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- GDP (PPP):
- $0.7 billion
- -0.8% growth
- 1.3% 5-year compound annual growth
- $2,550 per capita
- Inflation (CPI):
- FDI Inflow:
The government of Vanuatu’s main policy focus over the past year has been on rebuilding key infrastructure (such as water and sanitation works, schools, and medical facilities) that was severely damaged by a cyclone in 2015. The island economy continues to rely heavily on foreign aid and concessional loans from international development agencies.
Overall, Vanuatu lacks a consistent and effective political commitment to institutional reforms that are needed to spark development of a dynamic private sector. Property rights are poorly protected, and investment is deterred by the country’s inadequate physical and legal infrastructure. High tariffs and nontariff barriers to trade have held back integration into the global marketplace. Business activity is further limited by rigid labor regulations and widespread corruption.
The South Pacific island Republic of Vanuatu achieved independence in 1980 and is today a parliamentary democracy divided between its English-speaking and French-speaking citizens. Charlot Salwai of the Reunification of Movements for Change party became prime minister in February 2016 following snap elections called after 14 members of parliament were convicted of bribery. Vanuatu is heavily dependent on tourism, which comprises 40 percent of the economy. In March 2015, Cyclone Pam destroyed thousands of homes and other buildings and killed more than a dozen people.
In 2016, Vanuatu appointed an ombudsman to deal with complaints about land registration procedures. The judiciary is largely independent but lacks the resources to retain qualified personnel. After 14 members of parliament charged with corruption were convicted in late 2015, a snap election in January 2016 resulted in an overhauled parliament and a new prime minister, but strong factionalism continues to undermine political stability.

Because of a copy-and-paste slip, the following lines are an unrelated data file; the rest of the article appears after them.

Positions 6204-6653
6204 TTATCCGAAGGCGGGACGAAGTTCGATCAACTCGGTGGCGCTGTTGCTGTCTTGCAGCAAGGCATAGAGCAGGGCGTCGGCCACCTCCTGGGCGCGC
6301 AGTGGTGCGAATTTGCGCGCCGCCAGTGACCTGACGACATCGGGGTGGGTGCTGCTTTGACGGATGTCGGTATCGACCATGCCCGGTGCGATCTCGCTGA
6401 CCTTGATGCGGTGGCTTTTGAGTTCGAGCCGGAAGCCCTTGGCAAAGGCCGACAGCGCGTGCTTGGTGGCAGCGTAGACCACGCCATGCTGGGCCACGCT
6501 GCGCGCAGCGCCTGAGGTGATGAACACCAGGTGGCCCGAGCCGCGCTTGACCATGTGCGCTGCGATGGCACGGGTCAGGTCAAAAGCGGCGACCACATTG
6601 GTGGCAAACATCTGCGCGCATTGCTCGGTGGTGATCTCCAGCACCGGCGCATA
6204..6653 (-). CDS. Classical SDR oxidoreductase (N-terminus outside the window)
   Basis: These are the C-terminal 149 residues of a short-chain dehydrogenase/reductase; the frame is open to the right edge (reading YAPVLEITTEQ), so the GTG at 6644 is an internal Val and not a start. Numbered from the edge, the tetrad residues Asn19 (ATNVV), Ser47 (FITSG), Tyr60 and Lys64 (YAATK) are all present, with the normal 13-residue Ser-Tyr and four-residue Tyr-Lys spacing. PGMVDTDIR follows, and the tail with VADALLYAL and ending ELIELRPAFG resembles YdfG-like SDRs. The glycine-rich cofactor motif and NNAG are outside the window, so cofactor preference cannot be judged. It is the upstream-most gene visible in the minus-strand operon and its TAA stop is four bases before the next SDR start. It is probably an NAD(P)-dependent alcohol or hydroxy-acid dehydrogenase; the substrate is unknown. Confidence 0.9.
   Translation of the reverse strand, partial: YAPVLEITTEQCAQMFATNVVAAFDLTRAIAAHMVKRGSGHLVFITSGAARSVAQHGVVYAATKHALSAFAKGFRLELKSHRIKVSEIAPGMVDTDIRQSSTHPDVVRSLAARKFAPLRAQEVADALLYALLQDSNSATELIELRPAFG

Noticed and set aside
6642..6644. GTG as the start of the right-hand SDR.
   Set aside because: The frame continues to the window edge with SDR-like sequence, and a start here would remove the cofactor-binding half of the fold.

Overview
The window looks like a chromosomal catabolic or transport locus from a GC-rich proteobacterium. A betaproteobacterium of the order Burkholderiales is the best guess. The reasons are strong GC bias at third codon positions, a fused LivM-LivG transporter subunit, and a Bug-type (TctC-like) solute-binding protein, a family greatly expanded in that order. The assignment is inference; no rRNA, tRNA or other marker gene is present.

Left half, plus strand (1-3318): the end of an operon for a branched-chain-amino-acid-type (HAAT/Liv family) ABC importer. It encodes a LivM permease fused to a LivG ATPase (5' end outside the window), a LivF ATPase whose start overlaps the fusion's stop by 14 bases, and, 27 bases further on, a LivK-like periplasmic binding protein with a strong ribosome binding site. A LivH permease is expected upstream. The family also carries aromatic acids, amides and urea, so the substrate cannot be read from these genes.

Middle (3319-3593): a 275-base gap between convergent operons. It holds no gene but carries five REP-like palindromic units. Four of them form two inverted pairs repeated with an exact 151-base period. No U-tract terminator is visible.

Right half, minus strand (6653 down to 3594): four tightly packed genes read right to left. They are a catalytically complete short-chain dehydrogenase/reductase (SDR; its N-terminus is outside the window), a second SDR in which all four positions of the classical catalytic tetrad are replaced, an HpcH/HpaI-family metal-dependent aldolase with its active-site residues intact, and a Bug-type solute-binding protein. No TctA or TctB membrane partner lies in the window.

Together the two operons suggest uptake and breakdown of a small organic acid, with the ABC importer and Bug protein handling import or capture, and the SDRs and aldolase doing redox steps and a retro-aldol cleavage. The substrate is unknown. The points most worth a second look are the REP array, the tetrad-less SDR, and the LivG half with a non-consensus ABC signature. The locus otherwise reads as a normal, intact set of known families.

Vanuatu imposes no individual or corporate income tax. Taxes include a value-added tax and import duties. The overall tax burden equals 17.2 percent of total domestic income. Government spending has amounted to 25.6 percent of total output (GDP) over the past three years, and budget deficits have averaged 0.2 percent of GDP. Public debt is equivalent to 20.5 percent of GDP.
Bureaucratic procedures are complex and nontransparent, and completion of licensing requirements is costly. Labor codes are rigid and outmoded, and a formal labor market is not fully developed. The government still subsidizes 11 state-owned enterprises in such important economic areas as airports, banking, agriculture, and broadcasting. Most are poorly managed and lose money.
Trade is important to Vanuatu’s economy; the value of exports and imports taken together equals 97 percent of GDP. The average applied tariff rate is 5.5 percent. Foreign investors may lease but not own land, and investment in other sectors of the economy may be screened by the government. Access to financing remains poor, and less than 15 percent of rural adults have access to formal banking services.